"Nice work, boys!"  That's not a stack of cannon balls next to the mortar team, those are my 'Command Tokens, showing how many times they activated, or tried to activate.

While 1st Platoon (right) is engaging the French infantry at/around the gray house (top center), Cpl Creuzburg decides now is the time to get into place, so he leads his MG Team up the back side of Hill 37 (far left, from bottom left).

But the French 1st Squad (center, with Lt Klugmann's 1st Platoon at top left) spots the German MG team (top center right) and opens fire, but it's ineffective.

And while they're doing that (bottom left), the French Platoon Leader braves the German mortar fire to go and rally his 2nd Squad, getting them back into fighting shape.

And the French answer with their mortar (top left), which begins firing on the German 1st Platoon (top right).

Lt Klugmann, with 3rd Squad (top right), looks on as 2nd Squad is pinned down (bottom left).

But Lt Tausch (far right) is growing impatient: he orders Sgt Wagner's Stugs forward in support (left top, from far right, with 1st Platoon engaged at top center right).

Sgt Gebhardt's Stug pulls up behind the rubble pile (sorry, yeah, that's the best I could do for a rubble pile) and begins pounding the gray house (top left, housing the French 3rd Squad, 1st Platoon).

While Sgt Wagner pulls up to a hedge (bottom right) and begins pounding the French MG position atop Hill 81 (top left).

"It's working," exclaims Lt Tausch, as his command vehicle moves up (left, from bottom right, where the ATG remains).  "Sgt Imhofe, go!"  And with that, Sgt Imhofe leads 4th Platoon into the woods, up the middle (center).

The French CO rallies his MG team atop Hill 81.

And with all the other stuff going on, Cpl Creuzburg is finally able to get his team up into position atop Hill 37, and get the MG-34 set up on the tripod.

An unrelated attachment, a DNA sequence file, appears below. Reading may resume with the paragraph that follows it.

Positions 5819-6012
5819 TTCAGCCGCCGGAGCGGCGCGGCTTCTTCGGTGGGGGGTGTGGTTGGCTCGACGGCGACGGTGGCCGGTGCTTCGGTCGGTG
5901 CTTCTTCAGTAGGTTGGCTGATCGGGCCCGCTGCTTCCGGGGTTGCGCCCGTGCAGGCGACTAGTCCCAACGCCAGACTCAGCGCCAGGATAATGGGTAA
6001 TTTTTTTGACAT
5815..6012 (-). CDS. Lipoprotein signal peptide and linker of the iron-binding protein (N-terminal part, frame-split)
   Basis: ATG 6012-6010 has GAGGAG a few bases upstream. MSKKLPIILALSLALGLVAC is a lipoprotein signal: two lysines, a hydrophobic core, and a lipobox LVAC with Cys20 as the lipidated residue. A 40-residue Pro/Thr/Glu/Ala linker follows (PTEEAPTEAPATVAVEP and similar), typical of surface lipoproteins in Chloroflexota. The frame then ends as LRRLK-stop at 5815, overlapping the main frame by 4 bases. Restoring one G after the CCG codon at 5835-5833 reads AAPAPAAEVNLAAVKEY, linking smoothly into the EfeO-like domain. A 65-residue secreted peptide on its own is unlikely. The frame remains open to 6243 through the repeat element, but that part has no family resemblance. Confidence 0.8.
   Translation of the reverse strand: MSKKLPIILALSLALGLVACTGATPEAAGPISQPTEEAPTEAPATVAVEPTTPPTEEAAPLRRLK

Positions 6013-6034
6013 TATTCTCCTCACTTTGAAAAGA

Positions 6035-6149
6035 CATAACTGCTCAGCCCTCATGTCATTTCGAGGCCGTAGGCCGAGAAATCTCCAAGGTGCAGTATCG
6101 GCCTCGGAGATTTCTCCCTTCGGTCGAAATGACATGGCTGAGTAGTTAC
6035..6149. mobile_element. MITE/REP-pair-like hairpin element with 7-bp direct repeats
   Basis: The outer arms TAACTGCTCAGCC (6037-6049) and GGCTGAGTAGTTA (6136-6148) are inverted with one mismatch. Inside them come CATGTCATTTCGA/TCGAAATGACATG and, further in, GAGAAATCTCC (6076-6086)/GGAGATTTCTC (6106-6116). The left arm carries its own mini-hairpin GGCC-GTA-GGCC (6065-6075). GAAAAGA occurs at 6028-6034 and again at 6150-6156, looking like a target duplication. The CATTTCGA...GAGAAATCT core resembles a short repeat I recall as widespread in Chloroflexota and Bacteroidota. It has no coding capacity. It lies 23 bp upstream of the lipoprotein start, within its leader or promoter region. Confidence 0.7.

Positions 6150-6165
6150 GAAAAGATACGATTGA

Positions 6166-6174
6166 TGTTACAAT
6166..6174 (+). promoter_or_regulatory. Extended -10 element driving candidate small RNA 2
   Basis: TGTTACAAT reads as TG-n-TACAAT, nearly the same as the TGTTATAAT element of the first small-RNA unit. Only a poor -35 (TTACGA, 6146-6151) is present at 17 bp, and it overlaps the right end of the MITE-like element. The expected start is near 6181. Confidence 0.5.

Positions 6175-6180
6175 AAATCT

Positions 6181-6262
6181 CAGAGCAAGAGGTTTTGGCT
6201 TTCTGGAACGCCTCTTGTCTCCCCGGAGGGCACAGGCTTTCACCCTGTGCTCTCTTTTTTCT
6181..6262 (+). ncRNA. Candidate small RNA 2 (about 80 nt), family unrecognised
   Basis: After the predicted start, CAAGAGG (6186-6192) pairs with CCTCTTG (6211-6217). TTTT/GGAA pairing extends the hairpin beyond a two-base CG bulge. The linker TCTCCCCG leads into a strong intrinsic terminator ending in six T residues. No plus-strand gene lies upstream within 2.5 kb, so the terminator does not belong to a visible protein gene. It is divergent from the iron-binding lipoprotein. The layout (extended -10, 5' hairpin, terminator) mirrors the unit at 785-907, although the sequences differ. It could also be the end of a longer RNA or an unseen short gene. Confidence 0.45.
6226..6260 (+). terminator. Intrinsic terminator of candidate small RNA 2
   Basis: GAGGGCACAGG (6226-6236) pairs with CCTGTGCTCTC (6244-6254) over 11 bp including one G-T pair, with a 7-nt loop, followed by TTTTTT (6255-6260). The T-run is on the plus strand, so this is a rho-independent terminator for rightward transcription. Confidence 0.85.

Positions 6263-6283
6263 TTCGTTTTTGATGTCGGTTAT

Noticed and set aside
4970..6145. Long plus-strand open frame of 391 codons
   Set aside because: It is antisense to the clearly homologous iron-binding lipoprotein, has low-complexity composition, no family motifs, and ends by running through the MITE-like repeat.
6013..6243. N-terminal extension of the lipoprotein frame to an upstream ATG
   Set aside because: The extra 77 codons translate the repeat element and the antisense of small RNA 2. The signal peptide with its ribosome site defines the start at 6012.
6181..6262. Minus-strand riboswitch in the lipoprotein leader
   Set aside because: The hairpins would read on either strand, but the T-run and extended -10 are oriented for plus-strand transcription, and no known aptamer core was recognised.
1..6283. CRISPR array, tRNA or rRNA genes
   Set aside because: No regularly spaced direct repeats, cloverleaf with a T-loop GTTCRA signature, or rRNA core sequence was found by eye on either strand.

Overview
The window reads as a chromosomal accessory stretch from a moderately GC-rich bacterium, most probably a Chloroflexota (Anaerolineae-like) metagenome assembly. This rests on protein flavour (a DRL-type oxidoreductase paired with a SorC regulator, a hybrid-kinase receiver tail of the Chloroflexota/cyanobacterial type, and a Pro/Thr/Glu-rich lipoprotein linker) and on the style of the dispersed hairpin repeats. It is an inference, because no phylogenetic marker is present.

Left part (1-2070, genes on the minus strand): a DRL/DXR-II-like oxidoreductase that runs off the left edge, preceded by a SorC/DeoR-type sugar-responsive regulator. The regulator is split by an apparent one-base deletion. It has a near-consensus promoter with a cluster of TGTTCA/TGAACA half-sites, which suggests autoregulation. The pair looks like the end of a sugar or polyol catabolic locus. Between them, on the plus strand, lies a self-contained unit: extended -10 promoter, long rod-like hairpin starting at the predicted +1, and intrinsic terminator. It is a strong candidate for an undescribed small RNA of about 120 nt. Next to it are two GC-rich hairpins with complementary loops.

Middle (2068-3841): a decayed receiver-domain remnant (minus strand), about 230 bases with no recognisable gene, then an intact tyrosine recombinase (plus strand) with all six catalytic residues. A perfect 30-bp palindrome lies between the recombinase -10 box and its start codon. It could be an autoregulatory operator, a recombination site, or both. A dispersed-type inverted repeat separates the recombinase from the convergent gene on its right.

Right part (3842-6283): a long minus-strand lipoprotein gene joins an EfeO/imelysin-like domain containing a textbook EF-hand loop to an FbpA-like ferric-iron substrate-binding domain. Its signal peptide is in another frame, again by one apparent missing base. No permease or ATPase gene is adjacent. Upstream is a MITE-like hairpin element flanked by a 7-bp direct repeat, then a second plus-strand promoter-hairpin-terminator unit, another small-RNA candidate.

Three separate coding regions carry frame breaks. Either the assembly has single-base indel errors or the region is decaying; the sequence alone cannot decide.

Sgt Wagner moves his Stug up to the rubble pile, joining Sgt Gebhardt's...

 Where he resumes pounding the enemy MG position atop Hill 81 (top center). 

Knocking the French MG Team out!

And Sgt Gebhardt's Stug continues pounding the gray house.

Enough so that the French 3rd Squad, 1st Platoon is convinced to vacate the premises.

He then shifts fire to the hedge containing the French 2nd Squad, 1st Platoon (top center) and resumes pounding.

Sgt Osswald's mortar team (bottom right) gets in on the act again, resuming fire on the French 1st Platoon (top left).

And roughing them up some more.

So far this particular action is a game of the German mortar team putting morale markers on the rifle squad and the French platoon commander removing them, but now that his 3rd Squad is getting roughed up by the Stugs he's probably going to have a hard time keeping up.

The French 1st Squad, 1st Platoon (left), continues firing on Cpl Creuzburg's MG Team (top right).

Having raised his ire, the German MG Team (bottom left) returns fire, not just angry, but also looking to 'shoot-in' Lt Klugmann's 1st Platoon (off camera to right).

The French squad, not liking it's position now that it's trading fire with an MG-34 (top right), dashes across the street, sheltering behind the yellow house (far left, from hedge below them).